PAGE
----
Even though filmmaker Mira Nair is known for the timeliness of her movies, not even herself could predict how relevant her latest production would become. The Reluctant Fundamentalist, a tale of a young Pakistani man who grows increasingly disenchanted with his adoptive country–the United States – hits close to home, given the recent events in Boston and the perpetrators inability to assimilate.
“I’m close to Boston, I went to school there for many years, so I feel it in a distinct way. But also feel the hatred and the racial profiling. It’s unfortunate, but not surprising. We’ve seen this in our lives fairly often in the last decade,” says the filmmaker.
The immigrant pledge is the unifying theme in Nair’s body of work. Born in Bhubaneshwar in the Orissa province of India in 1957, Mira studied at Delhi University, than moved to the US at a young age to continue her studies and pursue sociology at Harvard University.
After a decade working in documentaries, Nair dipped her toe in drama. Her feature debut went on becoming the smash hit Salaam Bombay (1988). The film not only broke the language barrier (it made over $2 million in the subtitle-adverse US), but also gave Mira her only Oscar nomination to date (Best Foreign Language Film). Nair will come full circle when Salaam Bombay, the Musical hits Broadway, possibly at the end of next year.
Somewhat unexpectedly, the filmmaker decided that, instead of building a career in the comfort of her native country, she would do it in Hollywood. Her strategy led to a number of modest hits (The Namesake, Vanity Fair) and misses (Amelia, The Pérez Family). Alas, Nair has consistently put out a film every other year.
Every so often, Mira would bring her wide-ranging sensibilities back to Bollywood, as seen in Monsoon Wedding and Kama Sutra: A Tale of Love. Nair explains “People are complicated, filled with tenderness and brutality. And yet, so often we are shown the world as black and white. I make films to remind us we are many things and we must find our own way in this global world.”
The Reluctant Fundamentalist is an entirely different beast whatsoever.
A thriller spanning four continents, the film follows Pakistani born Changez (Riz Ahmed), an Ivy League-educated Wall Street financial analyst, who rediscovers his identity following the events of 9/11 and the treatment of Muslims after the attack. The movie combines Hollywood staples like Kate Hudson and Kiefer Sutherland with Bollywood luminaries Om Puri and Shabana Azmi.
As a way to give back, Mira Nair created the Maisha Filmmaker’s Laboratory in 2004. The goal is to support screenwriters and directors of East African and Indian origin. So far, the Uganda-based entity has received 500 emergent filmmakers and produced 29 short films. Funding is a major issue, but Nair believes empowering the youngsters to tell their own stories is well worth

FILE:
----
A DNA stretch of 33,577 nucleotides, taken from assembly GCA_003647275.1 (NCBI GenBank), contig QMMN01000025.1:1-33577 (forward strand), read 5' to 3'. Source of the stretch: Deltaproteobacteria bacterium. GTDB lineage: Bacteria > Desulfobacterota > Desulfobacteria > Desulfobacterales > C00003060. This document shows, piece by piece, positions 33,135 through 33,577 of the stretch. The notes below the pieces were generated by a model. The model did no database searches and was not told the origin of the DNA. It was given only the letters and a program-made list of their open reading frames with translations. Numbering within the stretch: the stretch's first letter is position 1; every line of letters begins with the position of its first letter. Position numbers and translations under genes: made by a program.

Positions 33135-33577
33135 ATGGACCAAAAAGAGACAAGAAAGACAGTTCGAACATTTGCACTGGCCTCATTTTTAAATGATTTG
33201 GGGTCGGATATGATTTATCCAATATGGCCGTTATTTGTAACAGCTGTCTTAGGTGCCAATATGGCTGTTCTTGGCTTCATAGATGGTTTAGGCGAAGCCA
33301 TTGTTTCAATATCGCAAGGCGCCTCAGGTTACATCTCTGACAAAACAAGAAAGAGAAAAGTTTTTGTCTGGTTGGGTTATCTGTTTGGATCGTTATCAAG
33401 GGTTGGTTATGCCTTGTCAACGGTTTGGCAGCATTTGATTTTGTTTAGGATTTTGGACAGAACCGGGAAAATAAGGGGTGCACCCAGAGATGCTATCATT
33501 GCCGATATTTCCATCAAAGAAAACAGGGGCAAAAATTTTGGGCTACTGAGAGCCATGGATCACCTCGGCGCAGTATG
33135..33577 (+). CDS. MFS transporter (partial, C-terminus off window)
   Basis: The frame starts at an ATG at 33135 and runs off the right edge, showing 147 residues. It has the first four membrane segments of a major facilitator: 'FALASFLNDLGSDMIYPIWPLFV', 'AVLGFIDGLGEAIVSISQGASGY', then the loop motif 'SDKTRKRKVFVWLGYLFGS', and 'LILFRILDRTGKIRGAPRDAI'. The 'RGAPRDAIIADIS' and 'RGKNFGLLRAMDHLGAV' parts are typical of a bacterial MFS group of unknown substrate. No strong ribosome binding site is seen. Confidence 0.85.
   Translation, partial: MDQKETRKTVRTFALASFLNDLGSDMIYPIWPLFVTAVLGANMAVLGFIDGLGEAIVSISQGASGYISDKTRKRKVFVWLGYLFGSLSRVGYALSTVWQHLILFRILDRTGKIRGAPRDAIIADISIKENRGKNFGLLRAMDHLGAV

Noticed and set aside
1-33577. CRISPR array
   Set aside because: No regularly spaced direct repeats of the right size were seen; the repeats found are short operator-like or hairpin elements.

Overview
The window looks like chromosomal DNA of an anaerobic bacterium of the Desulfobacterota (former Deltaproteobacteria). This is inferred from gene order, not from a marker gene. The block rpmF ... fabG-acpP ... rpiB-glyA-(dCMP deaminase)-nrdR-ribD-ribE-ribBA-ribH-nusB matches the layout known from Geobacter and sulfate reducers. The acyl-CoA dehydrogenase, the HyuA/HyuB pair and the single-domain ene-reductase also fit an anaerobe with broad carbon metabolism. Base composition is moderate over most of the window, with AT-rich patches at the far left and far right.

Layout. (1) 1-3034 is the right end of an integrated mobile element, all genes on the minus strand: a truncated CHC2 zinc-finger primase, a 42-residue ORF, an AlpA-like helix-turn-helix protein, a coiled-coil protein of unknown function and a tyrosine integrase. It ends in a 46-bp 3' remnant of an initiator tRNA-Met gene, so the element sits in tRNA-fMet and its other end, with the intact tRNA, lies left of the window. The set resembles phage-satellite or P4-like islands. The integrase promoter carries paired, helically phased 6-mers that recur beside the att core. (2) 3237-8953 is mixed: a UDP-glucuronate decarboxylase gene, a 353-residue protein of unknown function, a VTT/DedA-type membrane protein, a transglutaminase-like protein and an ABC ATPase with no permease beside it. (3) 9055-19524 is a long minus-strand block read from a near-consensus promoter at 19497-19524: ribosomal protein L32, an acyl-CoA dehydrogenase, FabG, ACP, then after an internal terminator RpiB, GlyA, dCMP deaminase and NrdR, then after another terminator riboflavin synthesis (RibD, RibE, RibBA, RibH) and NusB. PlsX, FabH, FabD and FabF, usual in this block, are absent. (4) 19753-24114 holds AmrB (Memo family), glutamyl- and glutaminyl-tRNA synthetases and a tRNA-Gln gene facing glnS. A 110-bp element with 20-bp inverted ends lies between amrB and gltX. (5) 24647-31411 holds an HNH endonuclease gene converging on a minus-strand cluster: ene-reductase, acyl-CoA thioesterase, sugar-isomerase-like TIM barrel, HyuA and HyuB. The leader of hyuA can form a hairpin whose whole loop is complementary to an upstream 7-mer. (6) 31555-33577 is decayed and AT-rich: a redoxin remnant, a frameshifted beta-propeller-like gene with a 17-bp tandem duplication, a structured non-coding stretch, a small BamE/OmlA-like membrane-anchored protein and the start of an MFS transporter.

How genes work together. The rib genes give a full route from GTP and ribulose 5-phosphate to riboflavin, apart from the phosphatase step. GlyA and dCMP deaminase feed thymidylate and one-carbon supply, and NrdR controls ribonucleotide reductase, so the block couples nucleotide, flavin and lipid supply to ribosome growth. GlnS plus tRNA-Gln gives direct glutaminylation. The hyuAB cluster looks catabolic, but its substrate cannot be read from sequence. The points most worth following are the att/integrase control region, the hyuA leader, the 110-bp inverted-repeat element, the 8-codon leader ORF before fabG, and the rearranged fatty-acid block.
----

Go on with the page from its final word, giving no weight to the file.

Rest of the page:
This director and producer has won numerous awards, including a National Film Award and been nominated for an Academy Award, Golden Globe, BAFTA Awards and Filmfare Awards. She was recognized as the India Abroad Person of the Year in 2007, than received the prestigious Padma Bhushan, which was presented to her by Indian President Pratibha Patil. Nair is married, has a son and resides in New York, Uganda and Kampala.
Q&A with Mira Nair
What do you try to achieve with your films?
I know both the Western and the Islamic world very intimately. What I’m desperate for is a dialogue, and for so long we’ve been subjected to a monologue. We never hear where the soldiers go when they fight for freedom and democracy, what was the place the bomb dropped on, what’s the name of the Iraqi woman that just died. If you pay attention to the movies about the Vietnam war, the characters the US is fighting for, don’t really exist. We need to know who are “the others” and realize how utterly human they are.
Can you share recent, powerful memories of India?
I experienced something very special in Delhi’s twin city in Pakistan, Lahore. Both towns were laid in the same century, and have the same architecture. As an Indian, you don’t get invited to cross the water often. I felt in love with the place, the warmth, largess of spirit, all the incredible artistic expression in every media. It was an unbelievable experience in a city you never read about in the newspaper. We desperately wanted to shoot The Reluctant Fundamentalist there, but we couldn’t get the insurance to take the actors. In the end, we filmed the second unit in Lahore, and included the iconic streets and channel that goes across the city. But the interiors, the tea house and the riot scenes in the university were done in Delhi.
What is the biggest misconception about you?
I live in three places, including Kampala and New York. It’s wonderful to be in Manhattan and know who is making what and how successful someone is. But in Uganda, none of this matters. It’s a very humbling thing to be in a place, [where] no one knows about the movie business. That’s why I don’t engage on what people think of me.
Do you believe movies can change the world?
I had one very direct experience in that regard with Salaam Bombay. From the profits of the film, we created a trust fund for street kids in India. One life at the time, 5,000 a year have been impacted by what we are doing. Also, I hope my movies make you re-evaluate things you thought you knew.